8.  Use the new variable to find the county and load the new field.

a.  Add a line to the script to find the record where the ZIP code in Field_15 (the Lender ZIP code) matches the ZIP code in the look up file.  We will use ".scope.Set" and a SQL expression to find each match.  Now go to the end of line two "Function OnRecord", hit return, and type CA_ZIP. (see the fly menu pop up when you add the dot), choose or type "scope.", (menu again) choose "Set", then the expression "zip like '" & Left(DictOut.Field_15.value, 4) & "%'".  You can even save some typing by dragging in Field_15 from the output dictionary.

In Step 4 we combined the values from several input fields into one output field.  Notice how "&" is used in the same way in this exercise to build the SQL expression for the scope set.  This is the ease and power of Visual Basic (VB).

b.  Add another line and type the If Then statement that will load the county data.  It goes like this If CA_ZIP.Select() Then
DictOut.Lender_County.value = Leave this part and replace the placeholder "value" with CA_ZIP.GetCellValue("County")
End If

c.  The whole thing looks like this:

'----------------- OnRecord -----------------
Function OnRecord
CA_ZIP.scope.Set "zip like '" & Left(DictOut.Field_15.value, 4) & "%'"

If CA_ZIP.Select() Then
    DictOut.LenderCounty.value = CA_ZIP.GetCellValue("COUNTY")
End If
End Function


e.  Now copy and paste to create a second set of the four lines between "Function OnRecord" and "End Function", then edit these new lines using "Field_34" and "SiteCounty".  The final version of the script should look just like the sample provided.  Here it is:

'----------------- OnRecord -----------------
Function OnRecord
CA_ZIP.scope.Set "zip like '" & Left(DictOut.Field_15.value, 4) & "%'"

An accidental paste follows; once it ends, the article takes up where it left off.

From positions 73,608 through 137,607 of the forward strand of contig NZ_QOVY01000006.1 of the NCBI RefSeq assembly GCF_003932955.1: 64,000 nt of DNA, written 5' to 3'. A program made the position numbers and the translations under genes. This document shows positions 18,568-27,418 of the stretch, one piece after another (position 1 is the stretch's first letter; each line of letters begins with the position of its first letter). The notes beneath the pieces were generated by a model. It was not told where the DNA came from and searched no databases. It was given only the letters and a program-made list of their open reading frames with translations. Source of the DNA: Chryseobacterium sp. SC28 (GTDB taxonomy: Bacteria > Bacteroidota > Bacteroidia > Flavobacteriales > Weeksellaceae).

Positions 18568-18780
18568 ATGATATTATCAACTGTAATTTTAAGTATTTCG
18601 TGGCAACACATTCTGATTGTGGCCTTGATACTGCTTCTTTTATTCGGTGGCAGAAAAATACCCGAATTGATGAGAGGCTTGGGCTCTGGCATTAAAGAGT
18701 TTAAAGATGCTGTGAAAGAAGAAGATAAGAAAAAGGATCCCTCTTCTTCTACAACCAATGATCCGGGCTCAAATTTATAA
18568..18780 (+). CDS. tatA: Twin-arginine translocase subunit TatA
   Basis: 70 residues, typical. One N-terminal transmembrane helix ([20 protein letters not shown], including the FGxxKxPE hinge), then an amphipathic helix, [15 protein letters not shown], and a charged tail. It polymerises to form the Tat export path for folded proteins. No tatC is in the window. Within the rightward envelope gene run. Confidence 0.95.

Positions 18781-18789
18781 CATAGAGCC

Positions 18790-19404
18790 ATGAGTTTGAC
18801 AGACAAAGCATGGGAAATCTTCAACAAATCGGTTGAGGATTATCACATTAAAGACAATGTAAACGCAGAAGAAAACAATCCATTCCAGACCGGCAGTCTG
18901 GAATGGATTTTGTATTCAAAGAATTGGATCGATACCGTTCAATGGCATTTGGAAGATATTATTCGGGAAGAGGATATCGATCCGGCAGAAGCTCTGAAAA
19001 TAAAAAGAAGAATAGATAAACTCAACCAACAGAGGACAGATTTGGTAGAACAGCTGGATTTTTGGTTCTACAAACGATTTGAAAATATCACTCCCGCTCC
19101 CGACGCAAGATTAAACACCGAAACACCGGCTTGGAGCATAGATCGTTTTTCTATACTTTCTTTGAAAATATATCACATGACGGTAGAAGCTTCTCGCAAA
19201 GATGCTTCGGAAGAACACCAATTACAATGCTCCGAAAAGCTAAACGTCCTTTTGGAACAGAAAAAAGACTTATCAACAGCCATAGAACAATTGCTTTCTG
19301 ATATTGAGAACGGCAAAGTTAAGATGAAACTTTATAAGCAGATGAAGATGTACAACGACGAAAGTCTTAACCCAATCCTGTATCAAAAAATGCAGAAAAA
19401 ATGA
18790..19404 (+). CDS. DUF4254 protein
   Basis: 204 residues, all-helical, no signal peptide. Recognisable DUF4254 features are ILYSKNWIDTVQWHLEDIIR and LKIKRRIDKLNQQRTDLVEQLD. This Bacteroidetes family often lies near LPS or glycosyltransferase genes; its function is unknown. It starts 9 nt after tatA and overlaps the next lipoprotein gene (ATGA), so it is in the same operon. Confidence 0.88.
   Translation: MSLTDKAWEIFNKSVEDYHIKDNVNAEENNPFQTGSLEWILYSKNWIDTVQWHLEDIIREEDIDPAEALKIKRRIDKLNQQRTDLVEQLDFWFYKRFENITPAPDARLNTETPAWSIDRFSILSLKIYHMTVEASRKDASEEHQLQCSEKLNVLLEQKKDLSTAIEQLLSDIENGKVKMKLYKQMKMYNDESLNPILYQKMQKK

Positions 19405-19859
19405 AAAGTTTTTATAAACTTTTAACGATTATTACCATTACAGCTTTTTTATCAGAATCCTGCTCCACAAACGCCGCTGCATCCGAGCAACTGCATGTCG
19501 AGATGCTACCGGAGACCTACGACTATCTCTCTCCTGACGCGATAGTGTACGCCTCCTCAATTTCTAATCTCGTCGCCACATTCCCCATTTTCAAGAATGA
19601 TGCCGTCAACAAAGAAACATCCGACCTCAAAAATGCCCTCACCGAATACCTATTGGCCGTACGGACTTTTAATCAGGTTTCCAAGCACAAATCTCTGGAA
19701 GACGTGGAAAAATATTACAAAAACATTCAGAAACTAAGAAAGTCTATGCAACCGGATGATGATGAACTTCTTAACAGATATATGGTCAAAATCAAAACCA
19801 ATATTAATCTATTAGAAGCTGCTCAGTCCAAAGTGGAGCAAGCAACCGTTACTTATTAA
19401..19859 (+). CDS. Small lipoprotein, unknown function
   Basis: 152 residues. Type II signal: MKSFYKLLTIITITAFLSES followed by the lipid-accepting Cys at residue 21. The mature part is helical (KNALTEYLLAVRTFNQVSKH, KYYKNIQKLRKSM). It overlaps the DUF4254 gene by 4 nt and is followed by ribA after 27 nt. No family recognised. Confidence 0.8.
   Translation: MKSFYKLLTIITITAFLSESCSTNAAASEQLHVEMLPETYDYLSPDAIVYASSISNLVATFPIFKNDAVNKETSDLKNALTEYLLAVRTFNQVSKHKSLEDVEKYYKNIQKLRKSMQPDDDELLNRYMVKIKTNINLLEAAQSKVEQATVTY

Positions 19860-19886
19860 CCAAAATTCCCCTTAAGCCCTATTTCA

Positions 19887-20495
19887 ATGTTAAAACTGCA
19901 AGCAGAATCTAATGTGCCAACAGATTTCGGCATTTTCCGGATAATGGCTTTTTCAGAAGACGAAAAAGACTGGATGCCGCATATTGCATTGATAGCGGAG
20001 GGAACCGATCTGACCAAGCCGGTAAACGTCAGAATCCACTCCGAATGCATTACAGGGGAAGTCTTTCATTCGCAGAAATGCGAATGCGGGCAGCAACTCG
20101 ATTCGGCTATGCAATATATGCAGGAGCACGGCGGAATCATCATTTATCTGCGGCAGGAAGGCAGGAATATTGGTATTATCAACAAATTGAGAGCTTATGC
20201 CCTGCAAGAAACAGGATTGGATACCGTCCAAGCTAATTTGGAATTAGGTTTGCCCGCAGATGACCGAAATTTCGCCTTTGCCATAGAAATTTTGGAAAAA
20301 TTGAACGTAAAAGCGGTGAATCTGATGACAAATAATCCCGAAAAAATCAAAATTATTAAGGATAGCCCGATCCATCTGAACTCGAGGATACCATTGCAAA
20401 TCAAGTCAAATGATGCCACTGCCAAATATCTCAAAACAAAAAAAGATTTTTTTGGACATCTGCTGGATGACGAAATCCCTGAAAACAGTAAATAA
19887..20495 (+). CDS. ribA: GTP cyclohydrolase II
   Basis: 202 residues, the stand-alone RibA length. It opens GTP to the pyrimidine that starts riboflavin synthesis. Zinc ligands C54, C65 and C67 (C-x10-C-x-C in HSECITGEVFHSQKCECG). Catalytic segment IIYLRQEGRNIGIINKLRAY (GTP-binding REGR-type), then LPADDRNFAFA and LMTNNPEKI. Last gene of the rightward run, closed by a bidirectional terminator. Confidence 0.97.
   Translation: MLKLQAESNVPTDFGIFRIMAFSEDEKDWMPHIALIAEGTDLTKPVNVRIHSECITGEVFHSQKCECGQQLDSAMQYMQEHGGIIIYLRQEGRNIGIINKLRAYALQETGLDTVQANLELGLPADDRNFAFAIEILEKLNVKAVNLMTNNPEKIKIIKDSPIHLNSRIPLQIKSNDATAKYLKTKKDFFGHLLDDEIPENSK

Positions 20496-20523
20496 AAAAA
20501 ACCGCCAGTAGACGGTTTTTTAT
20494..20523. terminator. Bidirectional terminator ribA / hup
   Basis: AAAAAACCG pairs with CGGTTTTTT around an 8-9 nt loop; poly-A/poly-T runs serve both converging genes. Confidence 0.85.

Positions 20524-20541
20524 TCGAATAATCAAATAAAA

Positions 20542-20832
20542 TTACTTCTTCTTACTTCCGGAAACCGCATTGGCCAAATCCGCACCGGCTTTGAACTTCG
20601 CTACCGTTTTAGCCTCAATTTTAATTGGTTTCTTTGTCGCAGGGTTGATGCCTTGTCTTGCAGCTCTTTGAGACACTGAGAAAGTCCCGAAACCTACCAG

If CA_ZIP.Select() Then
    DictOut.LenderCounty.value = CA_ZIP.GetCellValue("COUNTY")
End If

CA_ZIP.scope.Set "zip like '" & Left(DictOut.Field_34.value, 4) & "%'"

If CA_ZIP.Select() Then
    DictOut.SiteCounty.value = CA_ZIP.GetCellValue("COUNTY")
End If

End Function


d.  Click the "Check Syntax" button in the lower right corner to check for errors in syntax.  Click the preview tab to see the results (you will have to scroll all the way to the right to see the new county field).

9.  Now you are ready to connect the output data source and run the extraction process.

Save your project - TextConverter stores all of the current settings in a project file.  To save your project, choose "Save Project" form the file menu or click the disc icon () on the toolbar.  Elements of a project include:

  • path to the input data source
  • path to the output data source
  • paths to all other files and databases used in the project
  • the complete script
  • the mapping of the input dictionary to the output dictionary
  • All output dictionary settings
  • All "options" settings
  • Any other ETL settings
  • The workspace layout is NOT saved as part of the project but is instead retained with TextConverter
Even though these are just sample extractions and transformations designed to help teach TextConverter users about scripting, it was interesting for me to see that none of the lenders on these properties in foreclosure were located in the same county as the properties.

Learn more with Step 7.1 Extract data from a webpage